I was taught about sand!!! Do not delve deep sandpits or tunnels, they can collapse, and sadly each year they do and take lives… usually children!

Whenever we visit Flanders, to see family and friends, there is ALWAYS that pull towards the beach and the sea. We love it.
So, this time was no different.
Having some ‘free’ time, we drove to our old hunting grounds, under the tall lighthouse, where the East-pier used to be, it has been demolished, apparently to make the harbour-entrance bigger. It used to be so special! The two piers like two embracing arms, either welcoming you when you came home or loath to let you go when you were leaving…
Whether for pleasure or work…
Getting out of the car, I felt like an animal, ready to go, head and nose towards the sky and sun, snorting the familiar air and smells of tar and salt, my eyes taking in all the old and the changes.
I ran down the slope, onto the beach, it was Easter Sunday; gatherings of family dotted the huge sand planes, with children, dogs…
The top of the Dyke was fenced off, full of cranes and bulldozers, heavy machines, on the beach, it was beautiful, wooden stakes each with their own orange buoy… the tide was out, it was very photogenic… however, they were connected with rope, and at the top, there were not one but two warning signs, NOT TO ENTER the CONSTRUCTION SITE!!! Forbidden!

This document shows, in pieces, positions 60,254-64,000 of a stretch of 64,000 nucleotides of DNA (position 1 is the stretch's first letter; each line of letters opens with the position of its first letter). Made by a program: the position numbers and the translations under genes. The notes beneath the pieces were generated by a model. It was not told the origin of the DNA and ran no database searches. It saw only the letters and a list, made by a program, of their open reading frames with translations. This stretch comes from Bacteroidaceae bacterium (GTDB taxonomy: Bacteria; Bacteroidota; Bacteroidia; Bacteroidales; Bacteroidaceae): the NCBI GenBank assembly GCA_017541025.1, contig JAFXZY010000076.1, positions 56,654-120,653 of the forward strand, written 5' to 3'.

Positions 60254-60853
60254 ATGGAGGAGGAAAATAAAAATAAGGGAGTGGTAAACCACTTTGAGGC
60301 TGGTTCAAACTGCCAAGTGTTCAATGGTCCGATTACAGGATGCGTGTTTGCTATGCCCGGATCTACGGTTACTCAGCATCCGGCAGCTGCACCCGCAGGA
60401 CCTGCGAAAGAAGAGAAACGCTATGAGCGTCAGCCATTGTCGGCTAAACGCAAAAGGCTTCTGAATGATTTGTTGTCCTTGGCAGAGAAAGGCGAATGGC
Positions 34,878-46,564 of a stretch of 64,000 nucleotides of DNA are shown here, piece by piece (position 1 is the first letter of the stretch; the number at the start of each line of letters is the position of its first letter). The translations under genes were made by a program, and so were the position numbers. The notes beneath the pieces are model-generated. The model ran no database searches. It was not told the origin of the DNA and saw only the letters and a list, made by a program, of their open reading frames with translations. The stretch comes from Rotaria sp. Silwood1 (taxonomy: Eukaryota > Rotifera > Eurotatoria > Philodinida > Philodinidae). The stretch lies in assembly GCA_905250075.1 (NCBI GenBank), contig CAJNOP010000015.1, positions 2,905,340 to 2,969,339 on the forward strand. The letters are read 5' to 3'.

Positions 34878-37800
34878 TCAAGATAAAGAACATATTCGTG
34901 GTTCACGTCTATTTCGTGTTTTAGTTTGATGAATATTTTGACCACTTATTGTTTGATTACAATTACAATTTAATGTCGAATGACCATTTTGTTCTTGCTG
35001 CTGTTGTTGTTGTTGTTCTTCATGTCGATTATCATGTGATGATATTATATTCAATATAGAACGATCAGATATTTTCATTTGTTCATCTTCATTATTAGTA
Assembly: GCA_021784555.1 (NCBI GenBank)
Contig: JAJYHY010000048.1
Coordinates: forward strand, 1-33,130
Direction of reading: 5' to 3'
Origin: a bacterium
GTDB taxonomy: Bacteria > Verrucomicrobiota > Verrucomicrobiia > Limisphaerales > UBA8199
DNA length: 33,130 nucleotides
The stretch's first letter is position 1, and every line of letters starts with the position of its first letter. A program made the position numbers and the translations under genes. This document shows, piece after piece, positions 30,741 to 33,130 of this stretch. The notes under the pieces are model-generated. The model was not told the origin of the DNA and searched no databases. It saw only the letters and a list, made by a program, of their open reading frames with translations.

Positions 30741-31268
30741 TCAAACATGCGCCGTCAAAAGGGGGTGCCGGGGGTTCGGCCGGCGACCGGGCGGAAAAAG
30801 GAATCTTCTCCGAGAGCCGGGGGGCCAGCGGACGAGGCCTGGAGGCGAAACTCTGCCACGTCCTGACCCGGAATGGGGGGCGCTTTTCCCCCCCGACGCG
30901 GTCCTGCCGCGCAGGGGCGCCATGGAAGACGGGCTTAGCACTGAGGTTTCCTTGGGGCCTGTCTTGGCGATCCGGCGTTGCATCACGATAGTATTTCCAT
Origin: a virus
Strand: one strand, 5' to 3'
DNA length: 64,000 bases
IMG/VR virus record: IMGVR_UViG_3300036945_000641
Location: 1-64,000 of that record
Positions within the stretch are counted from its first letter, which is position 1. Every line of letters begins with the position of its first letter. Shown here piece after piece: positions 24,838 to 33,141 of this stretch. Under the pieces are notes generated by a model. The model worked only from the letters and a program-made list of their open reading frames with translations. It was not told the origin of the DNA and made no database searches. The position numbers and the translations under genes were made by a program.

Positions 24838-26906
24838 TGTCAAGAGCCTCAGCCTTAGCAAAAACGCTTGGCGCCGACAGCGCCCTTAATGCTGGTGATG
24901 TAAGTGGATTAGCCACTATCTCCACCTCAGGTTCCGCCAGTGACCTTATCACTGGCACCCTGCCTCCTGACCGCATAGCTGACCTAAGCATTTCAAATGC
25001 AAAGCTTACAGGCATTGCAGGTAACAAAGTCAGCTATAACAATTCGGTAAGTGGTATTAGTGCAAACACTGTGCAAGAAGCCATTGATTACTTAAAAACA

Now as a photographer, hhhmmmm, often when you want THE shot, you sometimes (OFTEN?) have to take risks?
Plus, I wanted to climb onto the latest ‘wave-breaker’, to make images of the changed harbour view! The main (remaining) pier taken from the other side! With the city behind it! Unique! What an opportunity.
There was silence, judging by the tracks from the trucks they had been working there earlier! The tide was coming in though, so they must have gone home… the path was clear, I composed image upon image, excited and exuberant, it felt like there was not going to be enough time… a photo-frenzy, lol!

I saw three tall guys coming off the rocks, crossing a patch of sand, walking bye…
I neared the huge blocks (some weigh 10 tonnes), came to a sandy patch, after all the rain and probably the type of sand they used to ‘create’ the beach they were working on, I’d felt and seen that my shoes were leaving deeper imprints… so what?